I suggest some rewording, something like: An explicit provision that accessing descriptive content, whether internal or external to the document containing the image, does NOT take the user away from the user's position in the document containing the image where the verbose descriptor was invoked when the AT has completed reading the description and wishes to quickly return back to the element to which the description is applied.


5. A way to provide user control over exposition of the descriptor so that rendering of the image and its description is not an either/or proposition. (A visual indicator of the description should NOT be a forced visual encumbrance on sighted users by default).

RS comment: this is an additional requirement for a property that they are trying to remove.


6. A method to reference a longer description of an image, without including the content in the main flow of a page.

RS comment: this is an additional requirement for a property that they are trying to remove.


7. Since an img element may be within the content of an a element, the user agent's mechanism in the user interface for accessing the verbose descriptor resource of the former must be different than the mechanism for accessing the href resource of the latter.


8. A means of accessing content added by authors using the HTML4 attribute longdesc (backwards-compatibility for "legacy" content) <ins>should it get removed.


9. Ease of use.

RS comment: What aspect is ease of use? It would appear you addressed ease of use above.

GJR comment: the "ease of use" requirement was not one of the original 7 requirements -- it was added by a third party, and whilst i believe that "ease of use" is covered by the other requirements, i have been loathe to remove "ease of use" until the TF decides whether or not "ease of use" has been successfully addressed by the other, specific, requirements.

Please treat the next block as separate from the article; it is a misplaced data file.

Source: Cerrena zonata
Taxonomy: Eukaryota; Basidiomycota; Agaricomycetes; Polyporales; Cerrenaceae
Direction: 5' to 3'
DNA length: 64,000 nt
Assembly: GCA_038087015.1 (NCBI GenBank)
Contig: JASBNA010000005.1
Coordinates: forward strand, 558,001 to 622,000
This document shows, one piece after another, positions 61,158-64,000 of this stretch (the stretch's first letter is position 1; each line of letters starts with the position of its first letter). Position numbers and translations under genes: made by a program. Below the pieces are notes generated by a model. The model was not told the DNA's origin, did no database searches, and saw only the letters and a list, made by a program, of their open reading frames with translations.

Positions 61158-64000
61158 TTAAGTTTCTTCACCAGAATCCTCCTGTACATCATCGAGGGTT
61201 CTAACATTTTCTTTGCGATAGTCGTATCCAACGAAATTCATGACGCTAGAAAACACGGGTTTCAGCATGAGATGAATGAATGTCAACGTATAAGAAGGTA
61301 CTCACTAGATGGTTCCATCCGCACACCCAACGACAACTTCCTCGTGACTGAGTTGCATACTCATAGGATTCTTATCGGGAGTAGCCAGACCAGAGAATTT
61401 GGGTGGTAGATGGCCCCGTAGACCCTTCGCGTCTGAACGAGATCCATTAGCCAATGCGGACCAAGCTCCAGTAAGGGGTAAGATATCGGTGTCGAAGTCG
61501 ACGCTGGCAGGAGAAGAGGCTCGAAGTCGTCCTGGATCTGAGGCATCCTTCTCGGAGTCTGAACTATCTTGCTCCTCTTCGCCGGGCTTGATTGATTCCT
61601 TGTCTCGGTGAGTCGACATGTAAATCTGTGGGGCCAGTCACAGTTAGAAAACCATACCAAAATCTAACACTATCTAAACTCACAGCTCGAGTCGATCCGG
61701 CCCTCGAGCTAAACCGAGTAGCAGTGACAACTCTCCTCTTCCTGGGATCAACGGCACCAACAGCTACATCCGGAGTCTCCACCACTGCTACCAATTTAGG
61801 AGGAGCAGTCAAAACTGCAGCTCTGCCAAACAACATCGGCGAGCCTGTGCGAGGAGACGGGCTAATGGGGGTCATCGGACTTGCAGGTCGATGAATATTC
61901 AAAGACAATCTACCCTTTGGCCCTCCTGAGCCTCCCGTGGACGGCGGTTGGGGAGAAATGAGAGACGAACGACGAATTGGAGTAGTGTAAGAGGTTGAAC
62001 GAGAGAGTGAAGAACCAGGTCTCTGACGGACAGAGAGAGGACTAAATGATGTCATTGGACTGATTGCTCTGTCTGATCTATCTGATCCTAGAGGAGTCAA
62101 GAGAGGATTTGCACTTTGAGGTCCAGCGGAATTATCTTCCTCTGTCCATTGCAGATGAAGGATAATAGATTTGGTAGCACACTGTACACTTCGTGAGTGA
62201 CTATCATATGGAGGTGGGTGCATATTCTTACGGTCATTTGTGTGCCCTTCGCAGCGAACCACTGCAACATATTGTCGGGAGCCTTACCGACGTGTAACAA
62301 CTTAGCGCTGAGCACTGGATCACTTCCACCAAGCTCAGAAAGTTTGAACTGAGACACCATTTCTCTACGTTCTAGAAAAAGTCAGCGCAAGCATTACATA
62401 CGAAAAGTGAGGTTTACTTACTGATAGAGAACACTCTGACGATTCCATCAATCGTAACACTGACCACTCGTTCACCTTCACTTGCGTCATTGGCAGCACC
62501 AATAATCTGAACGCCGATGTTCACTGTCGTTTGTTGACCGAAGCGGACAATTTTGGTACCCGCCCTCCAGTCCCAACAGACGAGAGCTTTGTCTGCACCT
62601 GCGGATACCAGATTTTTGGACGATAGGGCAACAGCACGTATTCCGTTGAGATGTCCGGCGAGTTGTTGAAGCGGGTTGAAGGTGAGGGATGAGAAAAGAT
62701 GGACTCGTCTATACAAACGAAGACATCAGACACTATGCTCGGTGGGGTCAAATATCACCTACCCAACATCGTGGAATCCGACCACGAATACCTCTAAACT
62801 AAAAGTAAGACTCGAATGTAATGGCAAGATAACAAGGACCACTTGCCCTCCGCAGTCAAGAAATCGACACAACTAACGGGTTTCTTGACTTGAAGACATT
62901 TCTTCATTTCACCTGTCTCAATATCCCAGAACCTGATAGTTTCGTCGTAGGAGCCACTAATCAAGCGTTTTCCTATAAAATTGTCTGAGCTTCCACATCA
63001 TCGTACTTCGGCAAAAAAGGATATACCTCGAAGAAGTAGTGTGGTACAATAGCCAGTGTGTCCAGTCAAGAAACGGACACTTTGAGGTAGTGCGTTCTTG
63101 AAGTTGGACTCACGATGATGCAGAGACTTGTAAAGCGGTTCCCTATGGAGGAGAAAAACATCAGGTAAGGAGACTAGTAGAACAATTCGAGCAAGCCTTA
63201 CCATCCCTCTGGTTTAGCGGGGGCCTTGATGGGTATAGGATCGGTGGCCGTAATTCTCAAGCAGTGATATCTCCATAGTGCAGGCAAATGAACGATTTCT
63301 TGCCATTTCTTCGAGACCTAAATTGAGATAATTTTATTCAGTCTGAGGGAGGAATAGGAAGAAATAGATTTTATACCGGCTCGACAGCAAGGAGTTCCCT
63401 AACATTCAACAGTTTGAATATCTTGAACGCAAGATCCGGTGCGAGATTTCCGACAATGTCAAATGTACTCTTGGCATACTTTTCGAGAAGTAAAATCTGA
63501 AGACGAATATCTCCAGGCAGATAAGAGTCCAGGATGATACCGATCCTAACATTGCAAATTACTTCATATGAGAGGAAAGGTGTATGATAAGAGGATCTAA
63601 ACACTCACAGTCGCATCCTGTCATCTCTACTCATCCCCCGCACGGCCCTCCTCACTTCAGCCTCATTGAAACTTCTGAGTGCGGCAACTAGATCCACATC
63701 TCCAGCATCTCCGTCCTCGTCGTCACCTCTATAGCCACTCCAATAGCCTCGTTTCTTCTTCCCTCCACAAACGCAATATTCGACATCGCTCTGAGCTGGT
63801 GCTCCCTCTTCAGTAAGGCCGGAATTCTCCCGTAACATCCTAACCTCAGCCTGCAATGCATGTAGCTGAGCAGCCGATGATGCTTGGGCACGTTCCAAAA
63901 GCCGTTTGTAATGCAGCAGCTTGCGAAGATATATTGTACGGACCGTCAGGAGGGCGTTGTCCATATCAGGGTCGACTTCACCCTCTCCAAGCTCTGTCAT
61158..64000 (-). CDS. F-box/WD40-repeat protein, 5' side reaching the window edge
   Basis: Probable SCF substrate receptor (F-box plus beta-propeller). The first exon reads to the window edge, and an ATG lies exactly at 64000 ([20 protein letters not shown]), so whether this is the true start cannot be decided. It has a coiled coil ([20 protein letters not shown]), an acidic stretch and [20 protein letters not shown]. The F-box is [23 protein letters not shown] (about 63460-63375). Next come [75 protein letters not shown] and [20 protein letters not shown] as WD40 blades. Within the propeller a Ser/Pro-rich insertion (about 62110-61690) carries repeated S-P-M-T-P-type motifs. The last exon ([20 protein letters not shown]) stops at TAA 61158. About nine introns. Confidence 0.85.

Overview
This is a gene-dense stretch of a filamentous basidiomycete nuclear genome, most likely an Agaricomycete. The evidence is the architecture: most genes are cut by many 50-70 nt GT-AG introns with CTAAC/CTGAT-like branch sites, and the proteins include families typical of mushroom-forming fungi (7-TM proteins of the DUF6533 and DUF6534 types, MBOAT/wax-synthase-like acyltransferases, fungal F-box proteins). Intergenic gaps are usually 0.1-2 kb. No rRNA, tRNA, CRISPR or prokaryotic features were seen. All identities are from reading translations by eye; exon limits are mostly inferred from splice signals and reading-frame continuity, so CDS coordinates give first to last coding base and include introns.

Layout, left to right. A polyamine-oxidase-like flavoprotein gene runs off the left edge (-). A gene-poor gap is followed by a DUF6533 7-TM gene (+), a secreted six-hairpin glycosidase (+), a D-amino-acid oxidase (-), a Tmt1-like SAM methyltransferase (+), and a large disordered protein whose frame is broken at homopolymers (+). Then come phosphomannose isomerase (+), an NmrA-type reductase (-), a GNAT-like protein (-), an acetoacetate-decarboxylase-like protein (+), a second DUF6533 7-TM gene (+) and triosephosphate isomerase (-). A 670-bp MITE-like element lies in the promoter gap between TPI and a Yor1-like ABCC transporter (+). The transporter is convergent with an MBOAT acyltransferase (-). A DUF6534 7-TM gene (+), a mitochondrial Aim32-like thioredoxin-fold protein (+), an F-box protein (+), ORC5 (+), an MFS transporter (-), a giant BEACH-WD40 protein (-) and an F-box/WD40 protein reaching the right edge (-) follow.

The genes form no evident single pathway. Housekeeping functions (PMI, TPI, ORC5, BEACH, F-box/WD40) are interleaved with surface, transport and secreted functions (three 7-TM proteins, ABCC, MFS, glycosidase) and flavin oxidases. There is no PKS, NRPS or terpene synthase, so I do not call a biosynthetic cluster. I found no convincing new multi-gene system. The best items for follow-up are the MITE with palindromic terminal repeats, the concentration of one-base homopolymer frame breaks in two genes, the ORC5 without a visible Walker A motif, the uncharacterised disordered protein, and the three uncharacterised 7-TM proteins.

10. Should longdesc be targeted for removal, HTML must deprecate the attribute with an acceptable time frame to allow for industry to produce an accepted alternative.

More observations from Rich:

Should we use ARIA as the replacement strategy long term we must be clear that ARIA implementations (post 1.0) must require that user agents support these interactive features. This could be a user agent conformance behavior for UAAG or the host language.

Feedback on "Requirements" section from Benjamin Hawkes-Lewis (26 April 2011)

Requirement 1 states "A programmatic mechanism to reference a specific set of structured host language content, either internal or external to the document containing the described image." I see no reason to treat referencing an external resource as an accessibility requirement.

Requirement 4 states "An explicit provision that accessing descriptive content, whether internal or external to the document containing the image, does NOT take the user away from the user's position in the document containing the image where the verbose descriptor was invoked." I think this is supposed to mean that after consuming the long description, the user should be able to easily continue consuming the main document from where they left off. If so, it could be more clearly stated.

Requirement 9 states "Ease of use". I'd have thought this would go without saying, much like security.

In general, I don't think these requirements should be translated into MUST or SHOULD UI requirements in conforming UAs, but rather into suggested UI, as I think the markup spec should be dictating semantics not UI.